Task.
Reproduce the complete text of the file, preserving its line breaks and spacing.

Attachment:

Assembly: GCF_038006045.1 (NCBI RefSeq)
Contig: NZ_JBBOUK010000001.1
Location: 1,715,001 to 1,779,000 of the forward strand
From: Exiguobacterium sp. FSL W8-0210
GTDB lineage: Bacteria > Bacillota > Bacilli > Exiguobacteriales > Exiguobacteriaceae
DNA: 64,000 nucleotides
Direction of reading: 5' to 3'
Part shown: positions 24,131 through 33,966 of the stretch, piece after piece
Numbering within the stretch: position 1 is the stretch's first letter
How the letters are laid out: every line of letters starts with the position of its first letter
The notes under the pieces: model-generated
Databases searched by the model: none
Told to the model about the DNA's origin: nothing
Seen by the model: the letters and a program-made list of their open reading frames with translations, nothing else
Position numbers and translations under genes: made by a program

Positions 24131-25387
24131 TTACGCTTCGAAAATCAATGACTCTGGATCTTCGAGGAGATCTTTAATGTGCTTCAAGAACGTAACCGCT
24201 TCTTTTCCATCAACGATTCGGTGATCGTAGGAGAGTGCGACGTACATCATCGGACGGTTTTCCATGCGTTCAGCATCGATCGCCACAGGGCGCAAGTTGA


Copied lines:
Assembly: GCF_038006045.1 (NCBI RefSeq)
Contig: NZ_JBBOUK010000001.1
Location: 1,715,001 to 1,779,000 of the forward strand
From: Exiguobacterium sp. FSL W8-0210
GTDB lineage: Bacteria > Bacillota > Bacilli > Exiguobacteriales > Exiguobacteriaceae
DNA: 64,000 nucleotides
Direction of reading: 5' to 3'
Part shown: positions 24,131 through 33,966 of the stretch, piece after piece
Numbering within the stretch: position 1 is the stretch's first letter
How the letters are laid out: every line of letters starts with the position of its first letter
The notes under the pieces: model-generated
Databases searched by the model: none
Told to the model about the DNA's origin: nothing
Seen by the model: the letters and a program-made list of their open reading frames with translations, nothing else
Position numbers and translations under genes: made by a program

Positions 24131-25387
24131 TTACGCTTCGAAAATCAATGACTCTGGATCTTCGAGGAGATCTTTAATGTGCTTCAAGAACGTAACCGCT
24201 TCTTTTCCATCAACGATTCGGTGATCGTAGGAGAGTGCGACGTACATCATCGGACGGTTTTCCATGCGTTCAGCATCGATCGCCACAGGGCGCAAGTTGA